Will Minneapolis 2040 Live Up to its Promise?

The City of Minneapolis invites comment on the Built Form Rezoning Study through October 19th. 

Minneapolis spent 2018 discussing the merits of the Minneapolis 2040 plan. As a city, there is wide consensus that we face three critical and interconnected challenges:

  • Racial disparities
  • Poor and worsening housing affordability
  • Climate change

No one policy or action created these challenges, and there is no silver bullet. The adopted Minneapolis 2040 plan includes a 10-year workplan of 100 unique policies aiming at these challenges. The City Council paired the plan with ordinances or inclusionary zoning and tenants rights, and more affordable housing investment. Another critical solution is reforming our zoning code. This will allow affordable homes in historically exclusionary neighborhoods, and add more homes to every neighborhood in the city – especially those closest to transit. We need all the solutions! 

To achieve the goals in the plan, the implementation must be as ambitious as the plan itself. The built form recommendations are one key part of charting a different future. The Interior zone recommendations in the Built Form Rezoning Study do not implement the commitments made in the Minneapolis 2040 plan. They are a status quo recommendation. The status quo preserves our racial disparities, our worsening housing affordability, and makes it hard to achieve our climate mitigation goals.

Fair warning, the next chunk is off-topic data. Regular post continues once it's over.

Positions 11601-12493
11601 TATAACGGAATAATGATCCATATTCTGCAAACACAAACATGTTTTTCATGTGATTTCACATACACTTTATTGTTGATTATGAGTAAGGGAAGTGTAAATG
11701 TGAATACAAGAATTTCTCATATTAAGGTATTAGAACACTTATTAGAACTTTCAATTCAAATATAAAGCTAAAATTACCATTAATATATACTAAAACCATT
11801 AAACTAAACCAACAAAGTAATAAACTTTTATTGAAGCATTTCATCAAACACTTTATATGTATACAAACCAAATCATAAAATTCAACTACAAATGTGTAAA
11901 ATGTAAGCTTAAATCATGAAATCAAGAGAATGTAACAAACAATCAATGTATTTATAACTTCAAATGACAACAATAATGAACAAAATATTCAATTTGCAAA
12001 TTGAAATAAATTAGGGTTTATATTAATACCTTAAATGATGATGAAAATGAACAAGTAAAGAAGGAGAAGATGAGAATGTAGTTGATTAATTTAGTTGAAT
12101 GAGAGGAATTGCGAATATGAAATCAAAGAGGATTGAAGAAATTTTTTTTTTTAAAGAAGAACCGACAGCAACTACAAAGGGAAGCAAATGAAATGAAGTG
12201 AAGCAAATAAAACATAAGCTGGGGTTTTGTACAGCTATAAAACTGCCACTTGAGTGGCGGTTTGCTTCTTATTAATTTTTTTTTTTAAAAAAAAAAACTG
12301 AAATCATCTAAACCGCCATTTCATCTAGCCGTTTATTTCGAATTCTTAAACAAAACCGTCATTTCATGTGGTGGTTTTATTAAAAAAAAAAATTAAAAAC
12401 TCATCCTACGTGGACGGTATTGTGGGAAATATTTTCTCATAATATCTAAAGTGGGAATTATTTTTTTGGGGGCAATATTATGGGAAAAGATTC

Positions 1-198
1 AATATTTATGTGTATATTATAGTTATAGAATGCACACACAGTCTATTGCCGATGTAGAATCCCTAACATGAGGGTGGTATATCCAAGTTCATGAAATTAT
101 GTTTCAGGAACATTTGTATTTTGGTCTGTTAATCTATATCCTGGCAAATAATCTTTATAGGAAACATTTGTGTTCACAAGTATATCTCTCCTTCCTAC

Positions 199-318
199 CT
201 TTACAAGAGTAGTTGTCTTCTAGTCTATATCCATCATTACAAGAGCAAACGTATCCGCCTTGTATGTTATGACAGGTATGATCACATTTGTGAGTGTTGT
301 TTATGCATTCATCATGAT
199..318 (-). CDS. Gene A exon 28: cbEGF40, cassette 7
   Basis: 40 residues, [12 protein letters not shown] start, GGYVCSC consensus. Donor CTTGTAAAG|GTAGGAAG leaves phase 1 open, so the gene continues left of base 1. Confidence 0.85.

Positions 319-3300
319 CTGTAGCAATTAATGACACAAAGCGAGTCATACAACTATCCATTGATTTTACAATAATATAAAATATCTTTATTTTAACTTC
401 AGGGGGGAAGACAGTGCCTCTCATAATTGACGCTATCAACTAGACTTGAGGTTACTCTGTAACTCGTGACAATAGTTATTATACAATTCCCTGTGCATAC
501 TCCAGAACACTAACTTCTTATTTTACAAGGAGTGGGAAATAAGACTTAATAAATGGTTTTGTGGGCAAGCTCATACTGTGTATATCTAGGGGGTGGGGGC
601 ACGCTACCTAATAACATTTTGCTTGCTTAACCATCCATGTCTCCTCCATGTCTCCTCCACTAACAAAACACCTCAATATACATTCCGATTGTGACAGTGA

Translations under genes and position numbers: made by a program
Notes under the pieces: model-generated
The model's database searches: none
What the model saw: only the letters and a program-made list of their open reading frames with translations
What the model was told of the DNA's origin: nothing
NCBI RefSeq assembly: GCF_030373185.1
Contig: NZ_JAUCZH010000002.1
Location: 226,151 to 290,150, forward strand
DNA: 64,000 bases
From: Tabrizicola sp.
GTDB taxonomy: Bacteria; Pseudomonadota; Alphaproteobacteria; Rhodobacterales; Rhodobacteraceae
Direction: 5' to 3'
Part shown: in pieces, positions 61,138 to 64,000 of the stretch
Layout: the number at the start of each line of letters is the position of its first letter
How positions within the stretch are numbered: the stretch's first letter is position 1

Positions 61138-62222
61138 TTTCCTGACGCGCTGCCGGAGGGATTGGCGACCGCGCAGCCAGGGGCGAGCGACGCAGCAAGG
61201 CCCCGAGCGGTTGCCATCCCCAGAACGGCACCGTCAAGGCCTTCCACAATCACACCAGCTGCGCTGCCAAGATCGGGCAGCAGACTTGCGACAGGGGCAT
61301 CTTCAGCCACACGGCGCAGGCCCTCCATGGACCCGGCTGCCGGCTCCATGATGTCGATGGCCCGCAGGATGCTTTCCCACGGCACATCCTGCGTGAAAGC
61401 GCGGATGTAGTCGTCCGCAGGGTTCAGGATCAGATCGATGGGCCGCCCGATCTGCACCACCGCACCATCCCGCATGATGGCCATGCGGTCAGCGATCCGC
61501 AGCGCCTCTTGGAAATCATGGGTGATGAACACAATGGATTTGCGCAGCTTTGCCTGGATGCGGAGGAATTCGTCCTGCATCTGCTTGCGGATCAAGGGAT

Reviewing the Adopted 2040 Built Form Interior Intent 

2040 plan promised a mix of land use solutions:

  • Allowing new buildings in the time-tested shapes and forms that characterize Minneapolis Interior neighborhoods today. We can relegalize constructing the building types in Interior zones while also reinforcing the bulk and height of older buildings. This allows our city to accommodate growth and changes in housing preferences while honoring the familiar rhythm of our neighborhoods’ streets. 
  • Expanded new home options beyond larger apartment buildings on commercial corridors. Most of the new homes making space for the 53,307 additional people who have moved to Minneapolis since 2010 are on commercial corridors. Those are great options, and commercial corridors aren’t right for everyone. We need options throughout all our neighborhoods, as we’ve had for all our history.